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Posted on Thu, Feb 07, 2013

The 2 ways you can demagnetize your biomagnetic separation device

Since reproducibility over time is a highly desired trait when using biomagnetic separation, especially when used in the life sciences, it is important to consider all possible disruptions of consistency. Biomagnetic separation devices use permanent magnets which maintain their properties over long periods of time.

Free PDF guide:   "Validation of Magnetic Bead Separation Processes" 

This post is about magnetic bead separation and how to demagnetize biomagnetic separation devices. If you are interested in this topic, and are willing to learn more about it, download our Free Guide The Starting Guide to Validate Biomagnetic Separation Processes:

How can we demagnetize a moden magnetic bead separation device?

Modern devices use a rare earth magnet: neodymium iron boron (NdFeB), because of its outstanding properties. While NdFeB magnets are considered permanent, (i.e. have constant and consistent properties), even these magnets have potential limitations over time and can very slowly lose their magnetic properties. 

It is important to consider these potential limitations and learn how to minimize them.  Therefore, we have listed below the two major ways that human interaction can demagnetize a biomagnetic separator so that these conditions can be avoided.

1- High magnetic fields

If your magnet is exposed to a magnetic field of greater than 1 Tesla (which is greater than 20,000 times the Earth’s magnetic field), this can demagnetize a neodymium iron boron magnet.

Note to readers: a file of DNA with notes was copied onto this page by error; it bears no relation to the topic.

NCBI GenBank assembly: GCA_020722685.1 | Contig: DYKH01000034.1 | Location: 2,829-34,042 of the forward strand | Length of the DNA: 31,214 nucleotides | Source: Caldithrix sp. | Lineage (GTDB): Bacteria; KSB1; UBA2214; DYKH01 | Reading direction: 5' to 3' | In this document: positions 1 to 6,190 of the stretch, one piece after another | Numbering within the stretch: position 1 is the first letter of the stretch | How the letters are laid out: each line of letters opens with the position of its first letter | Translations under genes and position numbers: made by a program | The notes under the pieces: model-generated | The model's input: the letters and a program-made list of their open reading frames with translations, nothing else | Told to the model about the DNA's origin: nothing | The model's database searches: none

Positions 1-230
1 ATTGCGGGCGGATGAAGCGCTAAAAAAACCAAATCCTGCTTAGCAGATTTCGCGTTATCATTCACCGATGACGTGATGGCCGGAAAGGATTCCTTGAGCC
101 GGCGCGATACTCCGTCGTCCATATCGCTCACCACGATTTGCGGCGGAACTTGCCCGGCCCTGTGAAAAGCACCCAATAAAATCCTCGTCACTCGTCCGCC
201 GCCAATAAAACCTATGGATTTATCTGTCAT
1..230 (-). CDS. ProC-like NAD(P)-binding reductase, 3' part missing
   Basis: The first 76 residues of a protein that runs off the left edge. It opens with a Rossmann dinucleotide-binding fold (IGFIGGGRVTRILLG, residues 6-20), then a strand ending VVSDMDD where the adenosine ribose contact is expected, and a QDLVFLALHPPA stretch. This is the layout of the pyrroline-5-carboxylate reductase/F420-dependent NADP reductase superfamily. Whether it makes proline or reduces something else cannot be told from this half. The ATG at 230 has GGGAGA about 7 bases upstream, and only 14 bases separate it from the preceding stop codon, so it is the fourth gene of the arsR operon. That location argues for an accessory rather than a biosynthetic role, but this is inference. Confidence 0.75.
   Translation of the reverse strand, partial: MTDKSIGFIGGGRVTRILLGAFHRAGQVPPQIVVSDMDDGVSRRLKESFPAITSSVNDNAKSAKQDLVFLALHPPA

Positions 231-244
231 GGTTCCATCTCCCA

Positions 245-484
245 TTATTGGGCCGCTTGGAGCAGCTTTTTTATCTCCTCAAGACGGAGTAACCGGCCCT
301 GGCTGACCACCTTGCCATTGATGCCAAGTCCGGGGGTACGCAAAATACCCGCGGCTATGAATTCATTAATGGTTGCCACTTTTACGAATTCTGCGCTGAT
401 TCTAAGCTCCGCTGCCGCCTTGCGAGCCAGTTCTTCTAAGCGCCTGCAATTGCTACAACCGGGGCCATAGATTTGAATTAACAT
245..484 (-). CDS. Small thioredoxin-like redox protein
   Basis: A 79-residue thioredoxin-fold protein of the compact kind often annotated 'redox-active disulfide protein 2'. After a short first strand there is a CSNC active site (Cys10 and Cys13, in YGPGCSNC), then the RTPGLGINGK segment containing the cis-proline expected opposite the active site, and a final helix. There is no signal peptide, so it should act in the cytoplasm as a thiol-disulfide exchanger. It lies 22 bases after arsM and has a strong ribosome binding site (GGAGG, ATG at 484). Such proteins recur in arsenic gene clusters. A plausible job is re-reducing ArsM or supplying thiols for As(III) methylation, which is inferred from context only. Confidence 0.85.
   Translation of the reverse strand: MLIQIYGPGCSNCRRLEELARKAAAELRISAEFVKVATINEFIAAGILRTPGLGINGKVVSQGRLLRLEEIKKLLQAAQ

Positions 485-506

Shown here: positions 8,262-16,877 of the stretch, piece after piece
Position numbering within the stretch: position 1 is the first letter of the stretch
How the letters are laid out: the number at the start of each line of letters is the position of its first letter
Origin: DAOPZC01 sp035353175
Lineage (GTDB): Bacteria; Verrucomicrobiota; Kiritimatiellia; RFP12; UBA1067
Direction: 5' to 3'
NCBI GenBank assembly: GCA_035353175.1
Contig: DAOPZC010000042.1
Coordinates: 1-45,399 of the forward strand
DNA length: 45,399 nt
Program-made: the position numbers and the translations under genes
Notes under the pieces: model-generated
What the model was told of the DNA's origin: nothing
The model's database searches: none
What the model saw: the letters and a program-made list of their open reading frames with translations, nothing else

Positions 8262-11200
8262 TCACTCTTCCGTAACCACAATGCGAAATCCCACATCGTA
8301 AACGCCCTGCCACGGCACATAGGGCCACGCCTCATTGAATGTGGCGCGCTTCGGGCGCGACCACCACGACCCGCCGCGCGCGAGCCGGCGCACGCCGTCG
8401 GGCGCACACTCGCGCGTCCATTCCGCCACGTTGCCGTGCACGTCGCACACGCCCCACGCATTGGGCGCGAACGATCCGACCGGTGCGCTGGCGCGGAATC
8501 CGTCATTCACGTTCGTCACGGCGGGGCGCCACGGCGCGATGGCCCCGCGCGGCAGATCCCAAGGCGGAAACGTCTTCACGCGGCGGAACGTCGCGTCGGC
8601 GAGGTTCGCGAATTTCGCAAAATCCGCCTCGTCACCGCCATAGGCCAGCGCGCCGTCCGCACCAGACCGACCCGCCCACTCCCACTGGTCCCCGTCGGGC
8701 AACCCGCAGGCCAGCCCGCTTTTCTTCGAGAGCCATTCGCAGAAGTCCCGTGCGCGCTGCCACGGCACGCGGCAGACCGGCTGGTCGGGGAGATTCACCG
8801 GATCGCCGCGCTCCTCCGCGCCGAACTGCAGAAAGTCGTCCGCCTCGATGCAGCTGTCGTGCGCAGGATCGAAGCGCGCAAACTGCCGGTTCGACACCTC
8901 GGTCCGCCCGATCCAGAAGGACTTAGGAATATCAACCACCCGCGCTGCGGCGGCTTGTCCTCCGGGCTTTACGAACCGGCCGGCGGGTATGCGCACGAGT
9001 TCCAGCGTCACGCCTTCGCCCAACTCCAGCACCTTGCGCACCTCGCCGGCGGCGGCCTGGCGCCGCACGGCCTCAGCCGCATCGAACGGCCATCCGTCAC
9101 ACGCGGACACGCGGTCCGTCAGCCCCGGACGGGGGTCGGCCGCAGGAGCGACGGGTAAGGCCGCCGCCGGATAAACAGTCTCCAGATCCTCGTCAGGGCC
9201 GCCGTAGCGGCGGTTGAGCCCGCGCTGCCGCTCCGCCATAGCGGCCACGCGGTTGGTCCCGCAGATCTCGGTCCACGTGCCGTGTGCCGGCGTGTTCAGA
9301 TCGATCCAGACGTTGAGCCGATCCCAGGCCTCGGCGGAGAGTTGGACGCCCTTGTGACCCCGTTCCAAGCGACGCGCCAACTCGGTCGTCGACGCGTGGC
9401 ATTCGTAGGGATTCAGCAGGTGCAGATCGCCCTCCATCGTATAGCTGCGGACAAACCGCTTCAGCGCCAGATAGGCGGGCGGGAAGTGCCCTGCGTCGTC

The only device in a life science setting that can do this sort of damage is a hospital grade MRI.

2- High temperatures

If one heats a magnet high enough, a point can be reached which causes thermal agitation to overcome magnetic interactions, thus demagnetizing the material. An NdFeB magnet heated at 80ºC or more, over a minimal period of 30 years will cause the magnet to lose 0.5% of its magnetic force.

Therefore, if you work with your samples at 20 – 40ºC, you are fine. You will not be doing any damage to your biomagnetic separator. However, do not put your device into an autoclave! If you DO need to autoclave your biomagnetic separator, there are other magnets you can use in your device that will survive higher temperatures.

Because of this, an NdFeB magnet is a highly stable magnet and should have highly desired consistent properties when reproducibility issues are at stake.

Magnetic bead separation devices can be demagnetized with high temperatures

If you found this article interesting and want to get a deeper insight in the topic of magnetic bead separation, make sure to check these articles from our blog:

Dr. Lluís Martínez

biomagnetic separation processes

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